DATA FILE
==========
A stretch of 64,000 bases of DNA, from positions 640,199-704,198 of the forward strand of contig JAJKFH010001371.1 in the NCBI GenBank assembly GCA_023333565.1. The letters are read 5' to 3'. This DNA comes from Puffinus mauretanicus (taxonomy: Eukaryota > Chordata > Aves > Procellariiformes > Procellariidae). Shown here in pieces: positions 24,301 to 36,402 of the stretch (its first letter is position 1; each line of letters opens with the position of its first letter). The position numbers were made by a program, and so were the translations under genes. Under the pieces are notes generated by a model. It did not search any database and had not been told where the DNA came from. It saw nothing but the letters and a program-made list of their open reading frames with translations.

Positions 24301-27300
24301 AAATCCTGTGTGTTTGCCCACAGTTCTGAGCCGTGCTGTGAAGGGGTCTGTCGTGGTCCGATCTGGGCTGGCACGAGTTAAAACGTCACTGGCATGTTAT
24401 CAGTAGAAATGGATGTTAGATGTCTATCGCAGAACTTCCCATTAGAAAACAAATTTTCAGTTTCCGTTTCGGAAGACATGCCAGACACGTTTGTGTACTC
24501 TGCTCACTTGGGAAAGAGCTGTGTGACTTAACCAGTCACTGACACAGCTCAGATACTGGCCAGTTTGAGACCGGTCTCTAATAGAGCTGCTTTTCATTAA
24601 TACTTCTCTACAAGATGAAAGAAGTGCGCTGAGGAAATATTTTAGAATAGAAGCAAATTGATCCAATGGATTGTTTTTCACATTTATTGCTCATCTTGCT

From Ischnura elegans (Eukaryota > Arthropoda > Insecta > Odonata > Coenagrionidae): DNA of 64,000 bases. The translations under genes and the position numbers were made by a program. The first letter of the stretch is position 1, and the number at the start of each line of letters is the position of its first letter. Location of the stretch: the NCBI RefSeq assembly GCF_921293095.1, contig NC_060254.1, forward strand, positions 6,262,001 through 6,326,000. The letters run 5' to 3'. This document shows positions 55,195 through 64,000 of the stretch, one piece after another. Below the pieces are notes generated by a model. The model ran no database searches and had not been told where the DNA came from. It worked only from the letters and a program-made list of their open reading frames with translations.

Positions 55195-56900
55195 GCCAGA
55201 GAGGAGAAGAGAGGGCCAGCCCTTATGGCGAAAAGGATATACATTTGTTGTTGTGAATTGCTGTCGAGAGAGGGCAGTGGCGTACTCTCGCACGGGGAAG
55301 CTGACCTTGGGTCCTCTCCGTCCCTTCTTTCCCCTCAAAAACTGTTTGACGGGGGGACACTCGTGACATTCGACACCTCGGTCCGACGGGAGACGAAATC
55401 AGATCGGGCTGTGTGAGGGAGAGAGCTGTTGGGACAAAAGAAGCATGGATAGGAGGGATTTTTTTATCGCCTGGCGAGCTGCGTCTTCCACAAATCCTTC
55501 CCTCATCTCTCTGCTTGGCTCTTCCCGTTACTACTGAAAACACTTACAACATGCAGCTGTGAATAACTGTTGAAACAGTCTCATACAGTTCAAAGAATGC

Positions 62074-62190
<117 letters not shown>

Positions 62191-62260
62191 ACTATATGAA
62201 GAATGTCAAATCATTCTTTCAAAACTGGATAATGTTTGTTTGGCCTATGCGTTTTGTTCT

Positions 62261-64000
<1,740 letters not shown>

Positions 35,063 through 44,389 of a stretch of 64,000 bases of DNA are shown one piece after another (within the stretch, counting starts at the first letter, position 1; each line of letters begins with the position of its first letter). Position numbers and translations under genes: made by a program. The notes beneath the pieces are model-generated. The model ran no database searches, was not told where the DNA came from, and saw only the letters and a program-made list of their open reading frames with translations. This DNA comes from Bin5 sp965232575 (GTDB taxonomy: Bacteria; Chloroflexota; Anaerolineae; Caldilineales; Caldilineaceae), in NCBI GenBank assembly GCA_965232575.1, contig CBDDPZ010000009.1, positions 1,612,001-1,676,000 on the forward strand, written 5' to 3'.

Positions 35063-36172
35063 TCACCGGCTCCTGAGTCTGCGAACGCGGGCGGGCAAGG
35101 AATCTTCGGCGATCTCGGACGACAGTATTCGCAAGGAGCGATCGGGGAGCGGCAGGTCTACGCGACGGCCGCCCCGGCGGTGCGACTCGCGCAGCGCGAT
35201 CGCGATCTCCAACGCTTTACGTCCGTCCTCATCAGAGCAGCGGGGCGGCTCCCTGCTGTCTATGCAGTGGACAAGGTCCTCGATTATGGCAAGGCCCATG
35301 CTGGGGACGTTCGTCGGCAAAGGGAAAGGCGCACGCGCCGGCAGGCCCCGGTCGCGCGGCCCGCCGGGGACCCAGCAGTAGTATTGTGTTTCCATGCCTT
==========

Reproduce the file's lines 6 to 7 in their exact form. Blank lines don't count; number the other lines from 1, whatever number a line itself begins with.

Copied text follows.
24601 TACTTCTCTACAAGATGAAAGAAGTGCGCTGAGGAAATATTTTAGAATAGAAGCAAATTGATCCAATGGATTGTTTTTCACATTTATTGCTCATCTTGCT

From Ischnura elegans (Eukaryota > Arthropoda > Insecta > Odonata > Coenagrionidae): DNA of 64,000 bases. The translations under genes and the position numbers were made by a program. The first letter of the stretch is position 1, and the number at the start of each line of letters is the position of its first letter. Location of the stretch: the NCBI RefSeq assembly GCF_921293095.1, contig NC_060254.1, forward strand, positions 6,262,001 through 6,326,000. The letters run 5' to 3'. This document shows positions 55,195 through 64,000 of the stretch, one piece after another. Below the pieces are notes generated by a model. The model ran no database searches and had not been told where the DNA came from. It worked only from the letters and a program-made list of their open reading frames with translations.